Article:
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Chu Tat-shing, a highly celebrated artist in sculptural art, was born in Hubei, China in 1942.  Chu is a graduate of the Central Academy of Fine Arts, Beijing, and has been a passionate sculptor since a young age. During China's Cultural Revolution when Chu was assigned to work in rural villages, he never gave up sculpting.  He taught local peasants to use soil from the fields to make sculptures of farm animals.

In the 1980s, Chu moved and settled in Hong Kong.  With a vision of promoting the art of sculpture in Hong Kong, Chu actively engaged in the local art community as a sculptor, a teacher, and, ultimately, an advocate for art and cultural exchange through sculpting. 

Chu has a passion for creating abstract sculptures that incorporate allegorical Chinese myths, symbols, and calligraphy into modern art forms. Chu is also famous for applying "ultra-swift" brush strokes in his croquis drawings to represent the natural beauty of human figures.  Chu’s sculptures can be found all over Hong Kong, in China and Hawaii.

Since the 1990s, Chu has been commissioned to create a vast array of legacy statues depicting public figures, humanitarians, and remarkable personalities. His most renowned statue works include full-body statues of Bruce Lee and Dr. Sun Yet-sen, capturing their perseverance and vision through his art. 

In 2003, Master Chu completed one of his most noteworthy philanthropic sculptures: the portrayal of the six Hong Kong medical heroes that sacrificed their lives fighting the deadly SARS disease. This work of art embodies the core essence of each hero, aptly crafting key details into the sculptures to commemorate the spirit and significant contributions of each legendary figure.

Dr. Joanna Tse Yuen Man, one of the first medics to volunteer to work in an infectious SARS ward, was among the first to give her life while saving patients during the SARS epidemic.  Chu looked at over 100 photos of Dr. Tse's, including her wedding photos, so that his work would reflect the altruistic nature of Dr. Tse's kind heart.

SARS-fighting hero, Joanna Tse Yuen-Man M.D. 

(1968 - 2003)



The six bronze statues Chu created are permanently displayed in the Hong Kong Park, "Fighting SARS Memorial Architectural Scene."   

Chu's dedication to promoting the art of sculpture in Hong Kong has been recognized with numerous awards and honors.  His artistic legacy continues to inspire new generations of artists and sculptors in Asia and beyond.

In 2007, Chu was awarded the "Medal of Honor" by Sir Donald Tsang Yam-kuen, the former Cheif Executive of Hong Kong, in recognition of his significant contributions to the local arts and culture scene.

Chu was awarded the championship in the Hong Kong Sculpture Competition, celebrating the 2000 World Olympics with "Strive", a trophy-like sculpture symbolizing the spirit, energy, and strength of the Olympics.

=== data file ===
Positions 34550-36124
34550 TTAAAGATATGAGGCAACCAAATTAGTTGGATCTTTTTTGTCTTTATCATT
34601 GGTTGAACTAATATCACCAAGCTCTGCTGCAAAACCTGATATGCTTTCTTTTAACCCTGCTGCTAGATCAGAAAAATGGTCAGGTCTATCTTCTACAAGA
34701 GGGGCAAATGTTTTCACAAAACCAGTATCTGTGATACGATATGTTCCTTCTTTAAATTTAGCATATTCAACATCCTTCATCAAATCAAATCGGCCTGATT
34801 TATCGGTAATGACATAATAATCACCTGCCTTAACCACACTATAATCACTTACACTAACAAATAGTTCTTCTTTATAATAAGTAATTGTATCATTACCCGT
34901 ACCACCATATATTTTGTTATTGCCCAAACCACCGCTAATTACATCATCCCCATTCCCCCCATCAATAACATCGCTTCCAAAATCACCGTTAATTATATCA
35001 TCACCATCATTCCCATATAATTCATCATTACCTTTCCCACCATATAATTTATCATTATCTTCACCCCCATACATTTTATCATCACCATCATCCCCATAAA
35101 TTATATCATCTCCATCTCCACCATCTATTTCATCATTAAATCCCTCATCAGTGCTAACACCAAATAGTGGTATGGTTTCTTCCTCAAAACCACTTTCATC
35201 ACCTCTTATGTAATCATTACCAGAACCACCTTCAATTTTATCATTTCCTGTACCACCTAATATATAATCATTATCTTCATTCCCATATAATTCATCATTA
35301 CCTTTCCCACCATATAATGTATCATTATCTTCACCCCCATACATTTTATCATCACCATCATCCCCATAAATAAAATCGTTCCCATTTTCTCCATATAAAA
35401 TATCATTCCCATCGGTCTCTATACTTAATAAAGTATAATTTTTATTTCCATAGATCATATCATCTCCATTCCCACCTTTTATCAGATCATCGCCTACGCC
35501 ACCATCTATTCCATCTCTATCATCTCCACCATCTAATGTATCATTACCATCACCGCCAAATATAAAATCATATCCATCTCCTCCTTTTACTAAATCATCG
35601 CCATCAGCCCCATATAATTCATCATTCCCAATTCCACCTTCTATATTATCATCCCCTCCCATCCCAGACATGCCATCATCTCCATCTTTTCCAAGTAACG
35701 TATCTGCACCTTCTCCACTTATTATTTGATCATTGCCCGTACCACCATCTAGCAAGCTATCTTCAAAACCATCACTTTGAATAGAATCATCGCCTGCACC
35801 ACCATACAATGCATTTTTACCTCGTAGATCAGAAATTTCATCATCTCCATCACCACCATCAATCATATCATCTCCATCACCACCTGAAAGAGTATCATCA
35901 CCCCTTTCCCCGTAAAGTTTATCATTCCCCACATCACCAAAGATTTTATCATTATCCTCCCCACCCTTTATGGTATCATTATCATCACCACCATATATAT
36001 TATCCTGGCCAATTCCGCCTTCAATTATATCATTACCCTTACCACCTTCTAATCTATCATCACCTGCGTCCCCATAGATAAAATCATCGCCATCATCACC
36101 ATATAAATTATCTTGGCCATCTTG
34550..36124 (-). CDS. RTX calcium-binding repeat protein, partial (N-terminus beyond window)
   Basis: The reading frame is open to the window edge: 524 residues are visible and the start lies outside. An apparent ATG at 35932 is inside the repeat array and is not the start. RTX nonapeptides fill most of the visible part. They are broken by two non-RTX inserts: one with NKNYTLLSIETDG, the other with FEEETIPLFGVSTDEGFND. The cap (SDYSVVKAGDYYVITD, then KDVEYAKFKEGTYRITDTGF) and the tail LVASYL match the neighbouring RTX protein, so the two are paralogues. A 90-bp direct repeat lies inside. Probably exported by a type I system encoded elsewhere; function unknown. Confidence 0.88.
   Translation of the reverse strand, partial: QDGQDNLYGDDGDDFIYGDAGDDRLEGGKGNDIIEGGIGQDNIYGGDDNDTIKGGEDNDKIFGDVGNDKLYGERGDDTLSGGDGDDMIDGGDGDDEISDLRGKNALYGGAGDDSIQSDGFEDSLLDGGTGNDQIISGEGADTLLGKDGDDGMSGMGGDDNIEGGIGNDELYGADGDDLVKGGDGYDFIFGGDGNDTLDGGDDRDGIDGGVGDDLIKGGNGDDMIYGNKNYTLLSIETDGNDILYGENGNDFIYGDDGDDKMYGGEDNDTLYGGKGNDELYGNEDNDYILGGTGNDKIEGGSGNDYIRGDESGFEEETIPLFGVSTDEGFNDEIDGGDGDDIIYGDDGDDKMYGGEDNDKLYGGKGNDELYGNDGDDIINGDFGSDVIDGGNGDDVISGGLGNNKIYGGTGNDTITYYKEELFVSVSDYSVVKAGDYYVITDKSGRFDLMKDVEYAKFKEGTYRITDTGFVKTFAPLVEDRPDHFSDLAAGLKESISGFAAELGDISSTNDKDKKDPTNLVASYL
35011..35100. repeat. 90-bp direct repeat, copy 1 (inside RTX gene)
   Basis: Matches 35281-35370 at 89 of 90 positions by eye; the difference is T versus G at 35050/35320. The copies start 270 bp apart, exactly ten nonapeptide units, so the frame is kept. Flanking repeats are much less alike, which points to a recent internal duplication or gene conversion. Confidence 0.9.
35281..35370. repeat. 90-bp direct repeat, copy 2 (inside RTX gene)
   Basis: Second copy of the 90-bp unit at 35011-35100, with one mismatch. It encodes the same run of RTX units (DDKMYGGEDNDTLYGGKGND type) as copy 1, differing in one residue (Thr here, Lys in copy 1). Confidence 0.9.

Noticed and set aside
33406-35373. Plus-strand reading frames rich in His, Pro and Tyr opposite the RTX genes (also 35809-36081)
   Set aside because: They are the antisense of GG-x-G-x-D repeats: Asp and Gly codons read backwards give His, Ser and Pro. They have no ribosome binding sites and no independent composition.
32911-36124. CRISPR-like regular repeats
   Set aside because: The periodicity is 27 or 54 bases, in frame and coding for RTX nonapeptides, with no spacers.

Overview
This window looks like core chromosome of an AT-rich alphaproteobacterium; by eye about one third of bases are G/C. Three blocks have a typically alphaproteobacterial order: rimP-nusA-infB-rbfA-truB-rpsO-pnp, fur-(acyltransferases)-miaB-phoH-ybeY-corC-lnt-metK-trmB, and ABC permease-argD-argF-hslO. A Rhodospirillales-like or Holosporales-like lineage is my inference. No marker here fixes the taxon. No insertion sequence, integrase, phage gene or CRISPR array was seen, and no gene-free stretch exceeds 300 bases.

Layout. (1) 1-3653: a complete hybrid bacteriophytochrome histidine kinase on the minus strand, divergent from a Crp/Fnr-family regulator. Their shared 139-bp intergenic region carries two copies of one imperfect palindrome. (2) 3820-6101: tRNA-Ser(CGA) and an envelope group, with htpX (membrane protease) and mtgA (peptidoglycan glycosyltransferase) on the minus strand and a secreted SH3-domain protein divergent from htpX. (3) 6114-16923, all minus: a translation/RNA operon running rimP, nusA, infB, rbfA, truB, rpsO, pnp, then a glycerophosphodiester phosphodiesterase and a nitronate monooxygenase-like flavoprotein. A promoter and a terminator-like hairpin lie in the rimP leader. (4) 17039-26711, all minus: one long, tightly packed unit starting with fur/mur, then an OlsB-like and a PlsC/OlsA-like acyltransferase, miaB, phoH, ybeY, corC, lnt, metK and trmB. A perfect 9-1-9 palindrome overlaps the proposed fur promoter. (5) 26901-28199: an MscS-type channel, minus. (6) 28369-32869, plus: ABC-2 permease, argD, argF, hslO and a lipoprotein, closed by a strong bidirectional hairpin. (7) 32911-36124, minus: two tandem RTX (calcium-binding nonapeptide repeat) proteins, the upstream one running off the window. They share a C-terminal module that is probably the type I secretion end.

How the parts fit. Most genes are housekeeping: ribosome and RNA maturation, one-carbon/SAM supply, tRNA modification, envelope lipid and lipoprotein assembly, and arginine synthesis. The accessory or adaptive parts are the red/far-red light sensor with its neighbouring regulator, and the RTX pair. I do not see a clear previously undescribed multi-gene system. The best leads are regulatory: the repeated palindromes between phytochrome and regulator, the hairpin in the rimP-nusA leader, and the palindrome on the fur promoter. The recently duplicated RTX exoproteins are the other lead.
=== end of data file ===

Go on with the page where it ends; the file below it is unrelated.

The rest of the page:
Words from the Curator


Chu Tat-shing's portrait sculptures are not just depictions of form, but sketches of the spirit and temperament from within. Those being sculpted are often deeply moved by the fact that Chu can truly demonstrate their inner qualities which are invisible to the naked eye.  Many of them said, "Chu didn't mold my appearance, he carved my heart." 

Chu shapes "characters" to shine the "aspirations."  Under his uncanny craftsmanship, celebrities such as Bruce Lee, Dr. Sun Yat-sen, and many others came to life.  However, Chu emphasized that he does not only make portraits of celebrities but also statues of many ordinary people.  Everyone has a story behind them, and Chu aims to reveal their hearts and legacy.

From researching the background of the person to be portrayed to kneading clay, making moldings, casting bronze and installing the masterpiece, Chu is meticulous and thoughtful in every single step.  When making the portraits of the SARS heroes, he did not care about his retinal detachment and insisted on immediately completing the work right after his eye surgery. He treats every sculpture as his child and he nurtures every child well.

Just as Picasso's abstract paintings derived from his deep realistic skills and ability to see through three dimensions, Chu's abstract sculptures have a strong three-dimensional sense because his thinking comes from all angles. If shaping a character is about revealing the inner beauty of the person he sculpts, creating an abstract sculpture is Chu's means to express his inner heart.  His life principles are all very positive and harmonious. Seeing his sculptures is like seeing him. Chu himself is a person who does not waver or deviate from his path.

Chu's willingness to share is more evident in his teaching. During the Cultural Revolution, Chu was assigned to the villages as most of the intellectuals did.  He taught the farmers how to make clay sculptures.  Many of the farmers who learned from Chu during those years went on to become well-known sculptors.  Chu taught at the continuing education department of the Chinese University of Hong Kong after settling in Hong Kong.  He has been sharing his skills, knowledge, and resources with the younger generation. Most of the renowned sculptors in Hong Kong are also his students. Despite being 80 years old now, Chu continues to share through cultural exchange."


It is not just Chu's sculpture skills that we admire and praise, but his noble character and positive attitude toward life.  Chu himself is a “sculpture”, we can certainly view him from different angles and it is always a sight full of outer and inner beauty.

- Michelle Lee -

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